Russia says it repelled 13 drones attacks and the data required for the series of attacks could only have been obtained ''from one of the countries that possesses know-how in satellite navigation."
Russia said on Tuesday that a recent series of drone attacks on its military bases in Syria would have required assistance from a country possessing satellite navigation technology — a statement that appeared to be aimed at the United States.
Russia's defence ministry said its forces repelled a series of drone attacks Saturday on the Hemeimeem air base and a naval facility in Tartus, adding that out of the 13 drones involved, seven were shot down and six were forced to land without inflicting any damage.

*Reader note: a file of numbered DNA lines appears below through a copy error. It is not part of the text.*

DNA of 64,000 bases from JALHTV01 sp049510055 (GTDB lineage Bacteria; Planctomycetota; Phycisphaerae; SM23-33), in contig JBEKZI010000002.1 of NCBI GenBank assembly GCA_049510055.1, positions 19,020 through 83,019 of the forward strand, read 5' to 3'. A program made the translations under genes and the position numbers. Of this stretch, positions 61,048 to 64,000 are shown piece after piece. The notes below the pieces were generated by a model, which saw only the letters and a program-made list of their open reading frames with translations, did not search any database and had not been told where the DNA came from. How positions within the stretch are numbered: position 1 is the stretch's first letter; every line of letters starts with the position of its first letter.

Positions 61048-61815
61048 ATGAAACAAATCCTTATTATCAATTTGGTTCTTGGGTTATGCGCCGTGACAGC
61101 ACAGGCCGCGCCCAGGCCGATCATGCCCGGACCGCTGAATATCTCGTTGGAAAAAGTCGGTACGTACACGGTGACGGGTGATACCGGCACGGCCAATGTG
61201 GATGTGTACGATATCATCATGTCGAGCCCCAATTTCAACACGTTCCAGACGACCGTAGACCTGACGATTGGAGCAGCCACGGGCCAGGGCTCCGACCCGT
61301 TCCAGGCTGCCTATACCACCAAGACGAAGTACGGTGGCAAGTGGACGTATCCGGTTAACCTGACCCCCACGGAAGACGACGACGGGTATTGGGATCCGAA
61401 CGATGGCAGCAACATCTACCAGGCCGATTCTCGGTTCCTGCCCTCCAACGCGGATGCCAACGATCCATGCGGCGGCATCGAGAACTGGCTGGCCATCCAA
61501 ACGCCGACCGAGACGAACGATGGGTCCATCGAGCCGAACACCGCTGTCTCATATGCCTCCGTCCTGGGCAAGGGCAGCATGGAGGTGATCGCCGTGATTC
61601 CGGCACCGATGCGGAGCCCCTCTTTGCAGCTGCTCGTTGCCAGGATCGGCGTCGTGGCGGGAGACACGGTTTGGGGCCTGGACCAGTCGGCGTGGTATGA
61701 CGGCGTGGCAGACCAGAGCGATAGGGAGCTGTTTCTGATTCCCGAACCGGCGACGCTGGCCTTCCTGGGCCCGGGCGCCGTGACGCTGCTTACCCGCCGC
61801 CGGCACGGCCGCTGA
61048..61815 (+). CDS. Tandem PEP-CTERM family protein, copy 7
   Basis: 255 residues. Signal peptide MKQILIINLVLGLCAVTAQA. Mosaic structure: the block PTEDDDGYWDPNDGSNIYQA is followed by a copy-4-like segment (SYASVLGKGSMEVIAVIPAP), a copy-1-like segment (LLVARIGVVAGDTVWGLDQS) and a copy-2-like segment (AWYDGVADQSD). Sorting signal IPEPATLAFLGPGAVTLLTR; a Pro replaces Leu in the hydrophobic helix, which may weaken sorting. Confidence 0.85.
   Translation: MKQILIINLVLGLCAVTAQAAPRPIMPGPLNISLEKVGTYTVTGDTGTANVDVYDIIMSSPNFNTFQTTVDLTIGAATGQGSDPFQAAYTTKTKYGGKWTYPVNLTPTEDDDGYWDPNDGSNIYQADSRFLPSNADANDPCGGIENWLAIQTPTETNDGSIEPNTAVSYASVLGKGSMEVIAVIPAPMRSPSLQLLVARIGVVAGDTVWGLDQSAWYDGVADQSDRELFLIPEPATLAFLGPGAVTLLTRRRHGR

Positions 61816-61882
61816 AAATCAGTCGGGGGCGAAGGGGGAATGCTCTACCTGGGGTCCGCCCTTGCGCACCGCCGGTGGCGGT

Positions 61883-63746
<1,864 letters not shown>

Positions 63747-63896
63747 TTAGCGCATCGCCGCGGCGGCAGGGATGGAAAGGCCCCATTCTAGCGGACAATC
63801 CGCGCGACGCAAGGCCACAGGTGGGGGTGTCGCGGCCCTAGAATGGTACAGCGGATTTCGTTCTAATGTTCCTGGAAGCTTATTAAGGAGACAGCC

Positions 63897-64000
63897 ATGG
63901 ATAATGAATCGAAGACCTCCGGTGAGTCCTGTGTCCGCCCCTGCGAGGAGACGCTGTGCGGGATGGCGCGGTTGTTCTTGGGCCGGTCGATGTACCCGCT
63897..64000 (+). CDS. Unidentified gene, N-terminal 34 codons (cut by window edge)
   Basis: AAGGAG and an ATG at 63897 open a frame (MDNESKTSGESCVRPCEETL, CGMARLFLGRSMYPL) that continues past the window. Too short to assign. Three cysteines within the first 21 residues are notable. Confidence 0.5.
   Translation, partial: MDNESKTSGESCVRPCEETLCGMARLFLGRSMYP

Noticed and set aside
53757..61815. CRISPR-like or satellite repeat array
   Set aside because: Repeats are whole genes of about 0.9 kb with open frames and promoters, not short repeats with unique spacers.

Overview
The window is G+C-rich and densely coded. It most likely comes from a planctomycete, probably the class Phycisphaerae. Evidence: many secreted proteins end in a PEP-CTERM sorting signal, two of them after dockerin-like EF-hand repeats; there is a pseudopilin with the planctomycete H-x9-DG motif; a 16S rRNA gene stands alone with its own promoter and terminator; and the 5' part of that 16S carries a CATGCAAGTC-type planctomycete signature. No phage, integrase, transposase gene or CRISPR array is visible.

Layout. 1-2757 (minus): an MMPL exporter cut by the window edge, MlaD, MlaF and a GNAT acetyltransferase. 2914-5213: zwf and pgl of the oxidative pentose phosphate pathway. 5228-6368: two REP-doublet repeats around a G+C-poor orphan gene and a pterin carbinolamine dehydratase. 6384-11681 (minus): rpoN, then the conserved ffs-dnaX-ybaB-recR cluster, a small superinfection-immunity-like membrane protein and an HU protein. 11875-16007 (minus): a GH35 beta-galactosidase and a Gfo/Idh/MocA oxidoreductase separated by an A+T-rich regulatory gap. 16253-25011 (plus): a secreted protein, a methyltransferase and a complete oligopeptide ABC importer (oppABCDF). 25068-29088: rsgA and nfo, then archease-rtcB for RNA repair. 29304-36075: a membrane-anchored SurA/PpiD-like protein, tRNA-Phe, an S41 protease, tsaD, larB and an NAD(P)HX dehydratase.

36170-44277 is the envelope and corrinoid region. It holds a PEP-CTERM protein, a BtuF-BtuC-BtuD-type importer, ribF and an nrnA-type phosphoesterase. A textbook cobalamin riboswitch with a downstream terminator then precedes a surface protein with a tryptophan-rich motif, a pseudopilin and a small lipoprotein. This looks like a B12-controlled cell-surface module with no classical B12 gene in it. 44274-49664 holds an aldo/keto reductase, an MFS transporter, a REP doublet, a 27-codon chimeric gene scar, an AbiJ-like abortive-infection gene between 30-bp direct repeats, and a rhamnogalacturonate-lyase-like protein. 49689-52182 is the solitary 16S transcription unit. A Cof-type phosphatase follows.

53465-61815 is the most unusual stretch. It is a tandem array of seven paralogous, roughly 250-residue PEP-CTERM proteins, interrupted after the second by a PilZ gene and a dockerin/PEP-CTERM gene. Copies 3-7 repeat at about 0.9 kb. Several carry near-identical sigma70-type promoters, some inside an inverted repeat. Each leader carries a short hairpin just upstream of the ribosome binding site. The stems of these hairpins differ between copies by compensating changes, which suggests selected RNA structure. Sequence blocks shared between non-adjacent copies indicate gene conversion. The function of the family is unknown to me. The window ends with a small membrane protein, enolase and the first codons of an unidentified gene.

Hints to US
Without blaming any specific country, the ministry said data for the attacks could only have been obtained "from one of the countries that possesses know-how in satellite navigation."
In Tuesday's statement, it noted a "strange coincidence" of a US military intelligence plane flying over the Mediterranean near the two Russian bases at the moment of the attack.
The US and Russia support opposing sides of the Syrian civil war.
Russian President Vladimir Putin, who us Syrian regime leader Bashar al Assad's main ally, ordered a partial troops pullout in Syria last month, and the Kremlin said late Monday that the number of Russian troops left in Syria is sufficient for fending off any attacks by militants.
Asked Tuesday whether the withdrawal could have been premature in view of the drone attack, Putin's spokesman Dmitry Peskov said the Russian forces in Syria have "all the necessary means" to counter any challenge.